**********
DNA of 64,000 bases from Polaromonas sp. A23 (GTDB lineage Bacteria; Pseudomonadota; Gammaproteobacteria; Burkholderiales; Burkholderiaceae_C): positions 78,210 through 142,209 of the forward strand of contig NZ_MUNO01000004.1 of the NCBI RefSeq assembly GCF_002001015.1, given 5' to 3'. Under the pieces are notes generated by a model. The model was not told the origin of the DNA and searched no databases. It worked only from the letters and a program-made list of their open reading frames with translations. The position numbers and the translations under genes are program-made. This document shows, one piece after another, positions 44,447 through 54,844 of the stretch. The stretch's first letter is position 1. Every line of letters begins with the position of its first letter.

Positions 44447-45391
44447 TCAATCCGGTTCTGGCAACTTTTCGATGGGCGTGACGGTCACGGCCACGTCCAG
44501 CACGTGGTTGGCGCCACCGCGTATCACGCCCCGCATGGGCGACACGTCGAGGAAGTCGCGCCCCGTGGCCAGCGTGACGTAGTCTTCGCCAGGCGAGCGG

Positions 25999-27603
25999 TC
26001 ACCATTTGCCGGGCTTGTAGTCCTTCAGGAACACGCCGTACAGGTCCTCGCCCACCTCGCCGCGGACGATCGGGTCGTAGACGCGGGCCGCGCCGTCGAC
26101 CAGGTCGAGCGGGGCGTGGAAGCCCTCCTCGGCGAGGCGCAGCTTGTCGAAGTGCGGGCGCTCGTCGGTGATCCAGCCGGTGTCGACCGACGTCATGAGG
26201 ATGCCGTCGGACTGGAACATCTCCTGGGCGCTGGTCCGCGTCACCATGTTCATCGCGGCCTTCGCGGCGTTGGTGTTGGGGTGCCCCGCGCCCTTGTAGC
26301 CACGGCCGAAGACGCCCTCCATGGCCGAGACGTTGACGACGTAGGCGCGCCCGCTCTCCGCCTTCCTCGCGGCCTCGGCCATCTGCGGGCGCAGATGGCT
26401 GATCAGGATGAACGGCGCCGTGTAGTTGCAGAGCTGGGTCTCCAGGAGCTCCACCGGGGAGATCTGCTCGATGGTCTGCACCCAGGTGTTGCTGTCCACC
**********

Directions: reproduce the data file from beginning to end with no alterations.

DNA of 64,000 bases from Polaromonas sp. A23 (GTDB lineage Bacteria; Pseudomonadota; Gammaproteobacteria; Burkholderiales; Burkholderiaceae_C): positions 78,210 through 142,209 of the forward strand of contig NZ_MUNO01000004.1 of the NCBI RefSeq assembly GCF_002001015.1, given 5' to 3'. Under the pieces are notes generated by a model. The model was not told the origin of the DNA and searched no databases. It worked only from the letters and a program-made list of their open reading frames with translations. The position numbers and the translations under genes are program-made. This document shows, one piece after another, positions 44,447 through 54,844 of the stretch. The stretch's first letter is position 1. Every line of letters begins with the position of its first letter.

Positions 44447-45391
44447 TCAATCCGGTTCTGGCAACTTTTCGATGGGCGTGACGGTCACGGCCACGTCCAG
44501 CACGTGGTTGGCGCCACCGCGTATCACGCCCCGCATGGGCGACACGTCGAGGAAGTCGCGCCCCGTGGCCAGCGTGACGTAGTCTTCGCCAGGCGAGCGG

Positions 25999-27603
25999 TC
26001 ACCATTTGCCGGGCTTGTAGTCCTTCAGGAACACGCCGTACAGGTCCTCGCCCACCTCGCCGCGGACGATCGGGTCGTAGACGCGGGCCGCGCCGTCGAC
26101 CAGGTCGAGCGGGGCGTGGAAGCCCTCCTCGGCGAGGCGCAGCTTGTCGAAGTGCGGGCGCTCGTCGGTGATCCAGCCGGTGTCGACCGACGTCATGAGG
26201 ATGCCGTCGGACTGGAACATCTCCTGGGCGCTGGTCCGCGTCACCATGTTCATCGCGGCCTTCGCGGCGTTGGTGTTGGGGTGCCCCGCGCCCTTGTAGC
26301 CACGGCCGAAGACGCCCTCCATGGCCGAGACGTTGACGACGTAGGCGCGCCCGCTCTCCGCCTTCCTCGCGGCCTCGGCCATCTGCGGGCGCAGATGGCT
26401 GATCAGGATGAACGGCGCCGTGTAGTTGCAGAGCTGGGTCTCCAGGAGCTCCACCGGGGAGATCTGCTCGATGGTCTGCACCCAGGTGTTGCTGTCCACC